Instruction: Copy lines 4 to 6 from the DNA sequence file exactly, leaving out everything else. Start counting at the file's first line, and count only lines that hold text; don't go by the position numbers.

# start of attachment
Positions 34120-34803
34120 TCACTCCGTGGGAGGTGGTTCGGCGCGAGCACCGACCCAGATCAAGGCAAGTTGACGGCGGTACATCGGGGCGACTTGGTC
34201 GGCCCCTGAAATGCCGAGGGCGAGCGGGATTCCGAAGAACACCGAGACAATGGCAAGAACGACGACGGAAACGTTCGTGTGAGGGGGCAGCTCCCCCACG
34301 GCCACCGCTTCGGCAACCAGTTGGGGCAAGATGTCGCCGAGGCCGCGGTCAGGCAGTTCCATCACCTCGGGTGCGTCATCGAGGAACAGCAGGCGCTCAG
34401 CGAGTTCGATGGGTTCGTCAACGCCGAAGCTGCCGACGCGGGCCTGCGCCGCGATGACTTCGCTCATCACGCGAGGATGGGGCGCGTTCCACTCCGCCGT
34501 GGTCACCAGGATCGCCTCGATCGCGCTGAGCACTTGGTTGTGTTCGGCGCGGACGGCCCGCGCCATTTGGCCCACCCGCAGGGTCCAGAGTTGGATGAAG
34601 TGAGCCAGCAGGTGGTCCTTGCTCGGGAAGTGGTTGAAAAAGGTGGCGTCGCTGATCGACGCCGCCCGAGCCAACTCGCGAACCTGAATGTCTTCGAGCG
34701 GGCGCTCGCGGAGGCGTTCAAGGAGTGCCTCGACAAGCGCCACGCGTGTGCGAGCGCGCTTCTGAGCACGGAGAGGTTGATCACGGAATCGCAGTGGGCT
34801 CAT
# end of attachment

34301 GCCACCGCTTCGGCAACCAGTTGGGGCAAGATGTCGCCGAGGCCGCGGTCAGGCAGTTCCATCACCTCGGGTGCGTCATCGAGGAACAGCAGGCGCTCAG
34401 CGAGTTCGATGGGTTCGTCAACGCCGAAGCTGCCGACGCGGGCCTGCGCCGCGATGACTTCGCTCATCACGCGAGGATGGGGCGCGTTCCACTCCGCCGT
34501 GGTCACCAGGATCGCCTCGATCGCGCTGAGCACTTGGTTGTGTTCGGCGCGGACGGCCCGCGCCATTTGGCCCACCCGCAGGGTCCAGAGTTGGATGAAG